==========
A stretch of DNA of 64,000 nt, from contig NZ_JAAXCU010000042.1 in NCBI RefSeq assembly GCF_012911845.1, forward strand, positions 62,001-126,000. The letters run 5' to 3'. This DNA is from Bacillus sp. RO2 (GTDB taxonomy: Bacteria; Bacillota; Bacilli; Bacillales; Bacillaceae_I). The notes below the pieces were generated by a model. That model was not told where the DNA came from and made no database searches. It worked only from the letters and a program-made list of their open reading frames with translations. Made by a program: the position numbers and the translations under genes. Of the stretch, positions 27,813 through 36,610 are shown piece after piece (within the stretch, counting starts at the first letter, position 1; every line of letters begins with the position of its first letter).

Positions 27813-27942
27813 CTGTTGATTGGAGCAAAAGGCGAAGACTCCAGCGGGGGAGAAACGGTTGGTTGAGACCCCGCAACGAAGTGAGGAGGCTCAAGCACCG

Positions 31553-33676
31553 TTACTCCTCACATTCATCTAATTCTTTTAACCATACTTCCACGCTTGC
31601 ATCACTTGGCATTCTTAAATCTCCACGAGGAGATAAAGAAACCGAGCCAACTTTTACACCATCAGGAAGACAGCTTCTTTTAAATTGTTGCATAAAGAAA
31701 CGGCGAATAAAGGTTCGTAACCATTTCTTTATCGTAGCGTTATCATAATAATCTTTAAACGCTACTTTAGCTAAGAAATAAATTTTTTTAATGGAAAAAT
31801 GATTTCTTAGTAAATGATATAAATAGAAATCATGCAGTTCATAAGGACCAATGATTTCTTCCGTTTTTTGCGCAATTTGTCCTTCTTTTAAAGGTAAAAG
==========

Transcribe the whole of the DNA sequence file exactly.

A stretch of DNA of 64,000 nt, from contig NZ_JAAXCU010000042.1 in NCBI RefSeq assembly GCF_012911845.1, forward strand, positions 62,001-126,000. The letters run 5' to 3'. This DNA is from Bacillus sp. RO2 (GTDB taxonomy: Bacteria; Bacillota; Bacilli; Bacillales; Bacillaceae_I). The notes below the pieces were generated by a model. That model was not told where the DNA came from and made no database searches. It worked only from the letters and a program-made list of their open reading frames with translations. Made by a program: the position numbers and the translations under genes. Of the stretch, positions 27,813 through 36,610 are shown piece after piece (within the stretch, counting starts at the first letter, position 1; every line of letters begins with the position of its first letter).

Positions 27813-27942
27813 CTGTTGATTGGAGCAAAAGGCGAAGACTCCAGCGGGGGAGAAACGGTTGGTTGAGACCCCGCAACGAAGTGAGGAGGCTCAAGCACCG

Positions 31553-33676
31553 TTACTCCTCACATTCATCTAATTCTTTTAACCATACTTCCACGCTTGC
31601 ATCACTTGGCATTCTTAAATCTCCACGAGGAGATAAAGAAACCGAGCCAACTTTTACACCATCAGGAAGACAGCTTCTTTTAAATTGTTGCATAAAGAAA
31701 CGGCGAATAAAGGTTCGTAACCATTTCTTTATCGTAGCGTTATCATAATAATCTTTAAACGCTACTTTAGCTAAGAAATAAATTTTTTTAATGGAAAAAT
31801 GATTTCTTAGTAAATGATATAAATAGAAATCATGCAGTTCATAAGGACCAATGATTTCTTCCGTTTTTTGCGCAATTTGTCCTTCTTTTAAAGGTAAAAG